Western hognose snake
How to Care for Your Western Hognose Snake

The harmless Western hognose snake is easy to take care of and has multiple unique factors that set it apart from other snakes. The snake is an excellent choice for new and seasoned reptile enthusiasts.
Though the Western hognose snake has a natural range from southern Canada through the central U.S. into northern Mexico, the snake has become a popular pet addition over the years. The snake can be found in a variety of patterns, genetic mutations and color phases. The increased popularity has also raised its price.

Western Hognose Snake Appearance

The snake has a short, stout build and is covered in keeled scales. The upturned snout is used for digging and burrowing in loose bedding. The Western hognose snake’s body color can range from tan or brown to gray or olive with darker, squarish blotches, bars or rows of parallel spots that run down the body. The snake’s underside has glossy, black scales that are often speckled with white, yellow or orange markings.
Adult female Western hognose snakes can grow to a maximum of three feet. Adult males are smaller and average between 14 to 24 inches. Western hognose snakes can live between 15 to 18 years in captivity.

Caging

All snakes require a secure cage, though the Western hognose snake is not as good at escaping as other types of snakes. Use a five to 10-gallon reptile terrarium with a secure lid for a hatchling. An adult should have a 20-gallon terrarium.
The Western hognose snake is a ground-dwelling snake, meaning the enclosure should have more floor space; height is not as important. Keep the cage decorations simple. A water bowl and a couple of hiding spots are all that it needs.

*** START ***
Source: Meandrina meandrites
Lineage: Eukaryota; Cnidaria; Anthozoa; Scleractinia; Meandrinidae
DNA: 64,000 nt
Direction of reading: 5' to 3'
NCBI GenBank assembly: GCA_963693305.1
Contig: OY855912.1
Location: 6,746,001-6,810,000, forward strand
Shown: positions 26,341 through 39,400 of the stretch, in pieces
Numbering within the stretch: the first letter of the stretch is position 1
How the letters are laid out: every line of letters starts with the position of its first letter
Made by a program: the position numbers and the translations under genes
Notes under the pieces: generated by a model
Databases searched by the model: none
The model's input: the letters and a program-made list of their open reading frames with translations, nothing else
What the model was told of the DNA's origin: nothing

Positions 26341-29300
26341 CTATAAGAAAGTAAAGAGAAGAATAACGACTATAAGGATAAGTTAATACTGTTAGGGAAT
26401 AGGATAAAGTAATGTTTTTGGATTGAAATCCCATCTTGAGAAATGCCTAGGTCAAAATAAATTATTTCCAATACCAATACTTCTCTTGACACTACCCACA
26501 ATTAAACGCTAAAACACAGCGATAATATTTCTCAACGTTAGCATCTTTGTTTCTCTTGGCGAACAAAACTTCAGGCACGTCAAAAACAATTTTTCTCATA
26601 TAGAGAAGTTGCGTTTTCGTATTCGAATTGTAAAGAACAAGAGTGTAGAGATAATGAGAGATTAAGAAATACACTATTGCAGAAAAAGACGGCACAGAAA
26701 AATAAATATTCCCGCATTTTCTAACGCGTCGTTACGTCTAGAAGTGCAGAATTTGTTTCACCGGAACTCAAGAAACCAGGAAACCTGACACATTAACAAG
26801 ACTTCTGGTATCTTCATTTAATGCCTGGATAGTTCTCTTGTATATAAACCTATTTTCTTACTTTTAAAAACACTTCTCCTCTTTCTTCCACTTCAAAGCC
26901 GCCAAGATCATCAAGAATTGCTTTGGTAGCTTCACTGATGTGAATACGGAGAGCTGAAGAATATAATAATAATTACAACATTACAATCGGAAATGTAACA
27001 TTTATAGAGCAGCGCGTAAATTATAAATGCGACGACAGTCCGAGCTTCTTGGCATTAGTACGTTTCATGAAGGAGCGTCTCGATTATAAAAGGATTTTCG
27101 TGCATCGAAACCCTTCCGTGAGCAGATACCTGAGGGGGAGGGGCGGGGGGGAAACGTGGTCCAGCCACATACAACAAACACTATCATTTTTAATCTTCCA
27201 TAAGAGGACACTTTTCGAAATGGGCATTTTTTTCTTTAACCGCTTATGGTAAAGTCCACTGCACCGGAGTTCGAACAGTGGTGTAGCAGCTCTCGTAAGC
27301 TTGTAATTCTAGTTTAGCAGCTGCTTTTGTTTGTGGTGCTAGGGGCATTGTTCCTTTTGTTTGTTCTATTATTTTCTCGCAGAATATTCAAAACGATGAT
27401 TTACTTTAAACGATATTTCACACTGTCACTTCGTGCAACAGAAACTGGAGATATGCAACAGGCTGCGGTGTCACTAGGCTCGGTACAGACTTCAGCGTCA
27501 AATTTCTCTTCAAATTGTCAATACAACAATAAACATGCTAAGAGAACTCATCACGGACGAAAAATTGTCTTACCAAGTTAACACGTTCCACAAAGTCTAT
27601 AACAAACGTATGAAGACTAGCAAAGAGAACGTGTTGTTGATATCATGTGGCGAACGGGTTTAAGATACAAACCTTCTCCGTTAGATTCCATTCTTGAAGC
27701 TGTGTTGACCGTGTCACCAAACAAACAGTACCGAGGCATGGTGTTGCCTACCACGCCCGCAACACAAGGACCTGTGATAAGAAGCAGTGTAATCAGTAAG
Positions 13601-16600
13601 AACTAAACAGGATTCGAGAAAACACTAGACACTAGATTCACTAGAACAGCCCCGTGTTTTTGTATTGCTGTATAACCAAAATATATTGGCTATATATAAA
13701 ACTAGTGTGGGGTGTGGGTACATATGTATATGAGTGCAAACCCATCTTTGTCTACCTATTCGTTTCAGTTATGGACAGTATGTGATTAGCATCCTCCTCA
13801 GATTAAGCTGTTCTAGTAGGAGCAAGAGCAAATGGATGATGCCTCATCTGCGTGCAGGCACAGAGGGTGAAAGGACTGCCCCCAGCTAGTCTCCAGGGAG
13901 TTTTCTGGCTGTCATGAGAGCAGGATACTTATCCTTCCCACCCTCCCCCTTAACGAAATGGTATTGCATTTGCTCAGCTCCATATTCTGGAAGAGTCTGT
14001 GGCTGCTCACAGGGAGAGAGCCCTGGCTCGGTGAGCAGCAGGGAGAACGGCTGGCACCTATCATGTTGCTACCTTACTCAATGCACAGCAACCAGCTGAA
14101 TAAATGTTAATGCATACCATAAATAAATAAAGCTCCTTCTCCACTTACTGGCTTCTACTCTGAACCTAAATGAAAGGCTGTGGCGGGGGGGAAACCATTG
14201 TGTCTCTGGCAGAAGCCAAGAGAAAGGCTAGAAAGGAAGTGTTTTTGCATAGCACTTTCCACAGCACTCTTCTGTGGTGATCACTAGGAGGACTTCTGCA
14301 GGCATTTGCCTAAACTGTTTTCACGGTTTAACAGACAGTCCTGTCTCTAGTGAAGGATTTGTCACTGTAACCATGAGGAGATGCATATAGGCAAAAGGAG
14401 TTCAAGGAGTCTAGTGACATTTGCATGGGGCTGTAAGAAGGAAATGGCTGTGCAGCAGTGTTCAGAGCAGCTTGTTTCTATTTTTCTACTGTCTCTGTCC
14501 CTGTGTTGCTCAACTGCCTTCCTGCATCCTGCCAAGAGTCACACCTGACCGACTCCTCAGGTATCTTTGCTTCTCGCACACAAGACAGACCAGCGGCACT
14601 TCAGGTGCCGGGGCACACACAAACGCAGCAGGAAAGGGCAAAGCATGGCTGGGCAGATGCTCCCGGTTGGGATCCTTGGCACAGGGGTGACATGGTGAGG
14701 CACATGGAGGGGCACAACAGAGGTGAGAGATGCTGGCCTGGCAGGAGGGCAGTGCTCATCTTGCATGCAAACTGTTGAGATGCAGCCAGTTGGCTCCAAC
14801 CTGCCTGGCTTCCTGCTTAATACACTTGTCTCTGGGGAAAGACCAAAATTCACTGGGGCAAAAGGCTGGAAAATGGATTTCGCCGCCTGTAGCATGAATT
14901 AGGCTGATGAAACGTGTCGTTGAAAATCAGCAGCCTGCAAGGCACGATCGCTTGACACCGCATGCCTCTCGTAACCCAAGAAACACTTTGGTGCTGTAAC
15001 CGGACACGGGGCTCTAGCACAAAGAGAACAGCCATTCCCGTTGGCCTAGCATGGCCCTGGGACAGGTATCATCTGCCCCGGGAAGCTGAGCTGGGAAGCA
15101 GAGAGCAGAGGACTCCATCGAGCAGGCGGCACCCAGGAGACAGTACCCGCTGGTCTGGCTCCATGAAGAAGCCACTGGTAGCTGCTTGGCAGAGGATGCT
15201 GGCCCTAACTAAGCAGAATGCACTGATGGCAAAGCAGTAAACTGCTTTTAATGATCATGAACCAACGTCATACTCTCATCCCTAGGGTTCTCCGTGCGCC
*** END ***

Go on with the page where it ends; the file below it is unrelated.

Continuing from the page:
Substrate

For baby Western hognose snakes, the best substrate is a paper towel or a cage carpet. This eliminates the threat of a baby accidentally eating substrate that could cause an abdominal blockage.
Zoo Med Aspen Bedding is the most popular substrate for larger Western hognose snakes; it is easy to clean, allows the snake to burrow and is not hazardous to the snake’s respiratory system.
We recommend feeding the snake in a separate enclosure to prevent it from possibly ingesting the bedding.
Never use pine or cedar beddings. We do not recommend using sand.

Western hognose snake 2Lighting and Temperature

Heat is essential for proper digestion. Failure to maintain appropriate temperatures will lead to health problems. The cage must allow for a proper range of temperatures that the snake can use; have a hot spot on one end of the cage and a cool spot on the other so the snake can move between the two and regulate its body temperature.
The hotspot should be between 85 and 90 degrees Fahrenheit, and the cool spot should be between 70 and 80 degrees. Do not let the temperature get below 70 degrees. The best way to monitor temperature is with a digital thermometer with a probe or an inferred thermometer.
To heat the cage, use an under-cage heating pad and tape, ceramic heat emitters or basking bulbs. When using ceramic heat emitters and basking bulbs, keep an eye on the humidity inside the cage, especially if the cage has a screen top; the air can quickly dry and increase shedding issues.